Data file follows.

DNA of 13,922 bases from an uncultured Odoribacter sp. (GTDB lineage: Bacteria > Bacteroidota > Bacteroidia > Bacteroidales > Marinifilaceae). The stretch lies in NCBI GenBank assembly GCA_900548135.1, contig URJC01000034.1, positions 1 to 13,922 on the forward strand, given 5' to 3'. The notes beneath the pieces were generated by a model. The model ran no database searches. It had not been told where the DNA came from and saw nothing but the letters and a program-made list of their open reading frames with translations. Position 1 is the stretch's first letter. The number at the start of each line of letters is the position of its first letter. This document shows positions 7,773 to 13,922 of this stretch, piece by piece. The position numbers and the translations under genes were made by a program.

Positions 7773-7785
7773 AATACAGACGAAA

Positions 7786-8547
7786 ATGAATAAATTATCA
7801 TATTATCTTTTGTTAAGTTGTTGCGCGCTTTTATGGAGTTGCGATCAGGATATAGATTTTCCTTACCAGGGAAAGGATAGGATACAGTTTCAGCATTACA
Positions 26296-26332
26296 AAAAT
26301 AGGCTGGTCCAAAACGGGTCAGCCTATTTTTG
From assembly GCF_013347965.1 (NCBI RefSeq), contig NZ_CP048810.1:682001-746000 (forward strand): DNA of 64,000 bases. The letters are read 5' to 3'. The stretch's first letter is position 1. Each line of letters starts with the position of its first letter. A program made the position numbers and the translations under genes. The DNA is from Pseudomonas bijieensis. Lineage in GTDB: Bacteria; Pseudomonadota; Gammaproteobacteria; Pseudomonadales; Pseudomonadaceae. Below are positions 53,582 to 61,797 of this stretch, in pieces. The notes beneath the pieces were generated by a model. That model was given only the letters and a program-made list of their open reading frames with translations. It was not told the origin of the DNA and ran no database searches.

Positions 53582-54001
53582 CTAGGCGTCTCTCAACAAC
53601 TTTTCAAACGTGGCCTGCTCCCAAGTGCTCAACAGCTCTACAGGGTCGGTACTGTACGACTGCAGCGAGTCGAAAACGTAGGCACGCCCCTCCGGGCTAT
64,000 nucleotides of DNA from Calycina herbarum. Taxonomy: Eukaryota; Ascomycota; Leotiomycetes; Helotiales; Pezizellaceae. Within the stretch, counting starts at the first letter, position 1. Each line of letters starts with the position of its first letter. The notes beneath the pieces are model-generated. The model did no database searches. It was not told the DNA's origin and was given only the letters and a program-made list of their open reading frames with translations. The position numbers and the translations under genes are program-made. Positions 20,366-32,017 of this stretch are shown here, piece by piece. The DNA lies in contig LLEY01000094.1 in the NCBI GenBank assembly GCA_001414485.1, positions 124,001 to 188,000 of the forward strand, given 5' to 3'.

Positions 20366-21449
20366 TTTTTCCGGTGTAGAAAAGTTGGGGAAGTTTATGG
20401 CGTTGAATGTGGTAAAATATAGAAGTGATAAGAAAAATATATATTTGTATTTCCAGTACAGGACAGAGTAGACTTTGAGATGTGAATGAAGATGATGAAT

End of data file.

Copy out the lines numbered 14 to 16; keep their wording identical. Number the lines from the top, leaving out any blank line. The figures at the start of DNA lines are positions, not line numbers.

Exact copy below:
64,000 nucleotides of DNA from Calycina herbarum. Taxonomy: Eukaryota; Ascomycota; Leotiomycetes; Helotiales; Pezizellaceae. Within the stretch, counting starts at the first letter, position 1. Each line of letters starts with the position of its first letter. The notes beneath the pieces are model-generated. The model did no database searches. It was not told the DNA's origin and was given only the letters and a program-made list of their open reading frames with translations. The position numbers and the translations under genes are program-made. Positions 20,366-32,017 of this stretch are shown here, piece by piece. The DNA lies in contig LLEY01000094.1 in the NCBI GenBank assembly GCA_001414485.1, positions 124,001 to 188,000 of the forward strand, given 5' to 3'.

Positions 20366-21449
20366 TTTTTCCGGTGTAGAAAAGTTGGGGAAGTTTATGG